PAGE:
10 months ago

Spring/Summer 2020

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  • Murray
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In this edition we’ve gone Sport mad! To kick off we have inspirational interviews with Andy Murray, Mo Farah and Frankie Dettori. Nutrition advice from Arsenal’s James Collins and we go behind the microphone with Gabby Logan. We learn what it takes to get to the top from the next generation of sporting super stars. Along with holiday competitions, top beauty picks we have it all. Come and join our FREE club – the one-stop-shop for everything to do with ‘school and parent life’.

Hurricane HANNAH

Hurricane HANNAH Reigning World and Paralympic Champion Hannah Cockroft MBE is one of the UK’s best known para-athletes with a dizzying number of titles to her name and a reputation as a tough competitor When Hannah Cockroft explains how far her sport has come since she started wheelchair racing aged 15, she gives much of the credit to London’s 2012 Paralympic Games. There was so much focus and goodwill that recognition increased tenfold and as a result charities were able to get the funding and equipment needed to allow more access to the sport. Her own achievements must be part of the reason. She’s the holder of 12 World Champion titles, three European Champion titles, five Paralympic Golds and five World Records. Born in Yorkshire in 1992, complications at birth and two cardiac arrests led to permanent damage of her brain, resulting in mobility problems, weak hips and deformed feet and legs. She attended a mainstream school but wasn’t allowed to do sport there, “As the only disabled child in an able-bodied world I just accepted it”. Instead, with the characteristic determination which has led to her Hurricane Hannah nickname, she threw herself into the arts, played in the orchestra and sang in the choir. Then, aged 12, Cockroft Above: Hannah age five with her Share a Smile Becky doll – the first Barbie doll in a wheelchair! Right: Winning the T4 800m, at the World Para Athletics Championships 2019 - her 12th World title. discovered parasports and tried everything she was offered. Rugby, swimming, tennis and discus. Aged 15 she discovered wheelchair racing, and it clicked. “Competing independently is just my thing – I guess I like being in the limelight. Something I often think about when I’m outside in the freezing cold and could be in a sports hall, or even in sunny Spain where the wheelchair tennis team train!” Despite being told she would never live independently, Cockroft’s parents were determined to let her take every opportunity and, crucially, make mistakes. “The biggest moments in your life are when things go wrong.” She acknowledges it must have been hard for them to see her get hurt, but, “if you wrap kids in cotton wool they can’t learn”. Cockroft sees her parents as the driving force, taking her to different clubs for training and competitions. She has two brothers, one older and one younger, and says they joke that the trophy cabinet installed by their mother in the hall is a shrine: “Where are the pictures of us?!” Asked if she always had her eye on competing at an international level Cockroft says she never gave a second thought to where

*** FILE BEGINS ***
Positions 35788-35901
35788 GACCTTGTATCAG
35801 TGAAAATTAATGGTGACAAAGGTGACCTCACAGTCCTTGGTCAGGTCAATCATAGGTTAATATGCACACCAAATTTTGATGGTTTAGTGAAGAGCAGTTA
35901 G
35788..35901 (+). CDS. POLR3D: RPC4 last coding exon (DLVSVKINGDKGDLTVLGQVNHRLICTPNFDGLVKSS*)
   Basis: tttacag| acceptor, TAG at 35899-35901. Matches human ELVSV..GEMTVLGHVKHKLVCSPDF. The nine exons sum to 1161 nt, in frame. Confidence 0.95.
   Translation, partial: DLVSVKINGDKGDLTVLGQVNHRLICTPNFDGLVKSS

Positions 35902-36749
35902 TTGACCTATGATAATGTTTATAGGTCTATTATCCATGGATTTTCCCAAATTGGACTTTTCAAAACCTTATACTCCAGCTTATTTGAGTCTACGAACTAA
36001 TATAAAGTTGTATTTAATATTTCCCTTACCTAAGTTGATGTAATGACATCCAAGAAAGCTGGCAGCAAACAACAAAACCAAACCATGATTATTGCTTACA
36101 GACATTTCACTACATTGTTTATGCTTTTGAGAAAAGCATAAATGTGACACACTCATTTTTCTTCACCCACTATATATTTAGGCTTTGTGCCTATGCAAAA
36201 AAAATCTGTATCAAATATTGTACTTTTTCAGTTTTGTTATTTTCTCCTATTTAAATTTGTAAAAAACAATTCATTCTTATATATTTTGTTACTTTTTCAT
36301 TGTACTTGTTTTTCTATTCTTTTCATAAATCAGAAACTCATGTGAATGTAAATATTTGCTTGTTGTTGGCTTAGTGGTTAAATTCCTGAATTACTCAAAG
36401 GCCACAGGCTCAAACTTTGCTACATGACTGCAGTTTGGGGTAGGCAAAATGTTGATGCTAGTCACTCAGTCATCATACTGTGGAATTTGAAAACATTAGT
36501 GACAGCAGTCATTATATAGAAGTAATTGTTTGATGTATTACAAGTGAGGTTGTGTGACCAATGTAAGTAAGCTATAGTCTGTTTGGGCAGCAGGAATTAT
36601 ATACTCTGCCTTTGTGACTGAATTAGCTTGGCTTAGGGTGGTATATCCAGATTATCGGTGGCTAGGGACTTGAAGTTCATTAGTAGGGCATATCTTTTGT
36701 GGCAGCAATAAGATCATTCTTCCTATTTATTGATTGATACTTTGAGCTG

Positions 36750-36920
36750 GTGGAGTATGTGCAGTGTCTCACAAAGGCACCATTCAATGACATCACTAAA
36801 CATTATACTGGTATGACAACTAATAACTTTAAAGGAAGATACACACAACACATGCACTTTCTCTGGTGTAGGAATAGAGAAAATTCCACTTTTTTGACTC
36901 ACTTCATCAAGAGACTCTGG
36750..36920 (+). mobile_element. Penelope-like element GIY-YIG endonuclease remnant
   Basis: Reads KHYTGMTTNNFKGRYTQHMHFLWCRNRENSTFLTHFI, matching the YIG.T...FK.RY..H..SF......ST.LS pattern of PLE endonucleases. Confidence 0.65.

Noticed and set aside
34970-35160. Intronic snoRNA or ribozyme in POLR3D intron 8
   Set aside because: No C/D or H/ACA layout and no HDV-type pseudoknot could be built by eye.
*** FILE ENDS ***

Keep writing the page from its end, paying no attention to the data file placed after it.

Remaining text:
PROFILE “You train on Christmas Day, miss family and friends when you’re abroad, and see parties on social media that you wish you’ d been able to go to. But how many people get to represent their country?” it might lead. It was a case of one race leading to another as a junior competitor, because how many people think that their hobby – and in her case, route to independence – will grow into a job? Aged 19 Cockroft was competing at senior level and found herself winning her first World Championships in New Zealand. Cockroft’s dedicated parents and two brothers were there to support, and it was “a massive moment”. What about the inevitable sacrifices? Cockroft smiles and says that when you are abroad competing you don’t get to see much outside the track but there’s this feeling from friends that you’re on holiday. You don’t get to sit on the beach filling yourself with ice cream, but competing, recovering, and eating the right things. What is a break is being away from the public appearances that are part of the job and the relentless training. She admits to not being great ›› SPRING/SUMMER 20 ★ 37